Thirdly, there was a systematic attempt to change police statements to emphasise the slant on the defence that the police wanted to develop. It failed because of the sheer volume of self-serving statements and the shortage of time in which they had to get them to the Taylor inquiry. The attempt became impractical and thus most of the alterations to the statements were not significant, although Lord Justice Stuart-Smith accepts that some were not insignificant. More tellingly, one can see the intention of the police from solicitors' annotations on the

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unamended statements. That attempt to put a slant on evidence failed also because Lord Taylor saw through it. His report condemned in the strongest possible terms the strategy and tactics of the senior management and legal team of the South Yorkshire police. When reading the report, one cannot but be impressed by the strength of his condemnation.

Fourthly, that campaign continued after the Taylor inquiry reported, when it should have stopped. The life of the liaison committee also extended beyond the end of the inquiry to the generic inquest, and who knows whether it extended further? It would be interesting to have an answer. The committee's purpose changed from supplying black propaganda to achieving historical revisionism, but its aim has always been the same--to deflect blame. It is time that that stopped.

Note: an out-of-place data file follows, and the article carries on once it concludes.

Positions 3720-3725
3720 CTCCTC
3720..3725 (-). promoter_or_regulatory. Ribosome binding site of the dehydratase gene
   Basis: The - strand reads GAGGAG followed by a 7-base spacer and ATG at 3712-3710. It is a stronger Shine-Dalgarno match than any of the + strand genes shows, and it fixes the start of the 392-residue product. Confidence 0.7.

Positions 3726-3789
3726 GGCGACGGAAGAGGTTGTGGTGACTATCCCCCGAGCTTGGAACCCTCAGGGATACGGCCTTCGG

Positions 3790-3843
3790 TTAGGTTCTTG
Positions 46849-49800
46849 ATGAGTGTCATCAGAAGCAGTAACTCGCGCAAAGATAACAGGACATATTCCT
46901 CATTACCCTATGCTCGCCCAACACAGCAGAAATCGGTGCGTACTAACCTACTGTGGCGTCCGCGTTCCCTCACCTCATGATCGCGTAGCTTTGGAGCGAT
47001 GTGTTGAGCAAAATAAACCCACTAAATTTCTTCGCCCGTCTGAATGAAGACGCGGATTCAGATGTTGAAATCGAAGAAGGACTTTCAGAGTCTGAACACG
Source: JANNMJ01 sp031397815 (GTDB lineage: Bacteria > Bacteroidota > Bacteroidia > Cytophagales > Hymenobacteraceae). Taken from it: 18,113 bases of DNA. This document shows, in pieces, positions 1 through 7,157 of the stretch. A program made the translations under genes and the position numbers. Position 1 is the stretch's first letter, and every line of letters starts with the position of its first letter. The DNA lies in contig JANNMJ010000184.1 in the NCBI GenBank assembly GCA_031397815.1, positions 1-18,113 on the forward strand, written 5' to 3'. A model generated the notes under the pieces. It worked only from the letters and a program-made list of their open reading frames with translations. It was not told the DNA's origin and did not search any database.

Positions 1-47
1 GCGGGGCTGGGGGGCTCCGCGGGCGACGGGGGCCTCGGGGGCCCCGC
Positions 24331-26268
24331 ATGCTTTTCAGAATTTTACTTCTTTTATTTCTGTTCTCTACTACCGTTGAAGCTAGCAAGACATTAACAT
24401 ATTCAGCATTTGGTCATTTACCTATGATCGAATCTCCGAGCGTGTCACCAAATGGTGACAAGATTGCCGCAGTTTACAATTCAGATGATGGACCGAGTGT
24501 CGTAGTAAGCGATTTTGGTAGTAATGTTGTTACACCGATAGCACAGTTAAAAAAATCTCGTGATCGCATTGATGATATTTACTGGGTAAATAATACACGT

I have dug out many references from the boxes of documents, and I do not have time to set out a full case to support what I am saying, but I shall make some points. Lord Justice Stuart-Smith referred to the self-serving, self-written statements in paragraph 79 on page 78 of his report, where he said that it appeared that Chief Superintendent Wain was asking the serving police officers for factual statements. However, the boxes of documents contain a letter with comments at the end that have been added using a different typewriter. I wonder whether Lord Justice Stuart-Smith saw them. One addition asks:

Does that request a factual statement? Another comment says:

    "Officers should include in their statements their fears, feelings and observations",

and, referring to the actions of the stewards, the letter asks:

    "were they doing their jobs?"

That does not ask for a factual statement; it asks for an individual officer's opinion about what happened.

Lord Justice Stuart-Smith says that officers were seeking to take only factual statements and, according to the first five points in the body of the letter, that is exactly what they were doing, but was something else going on?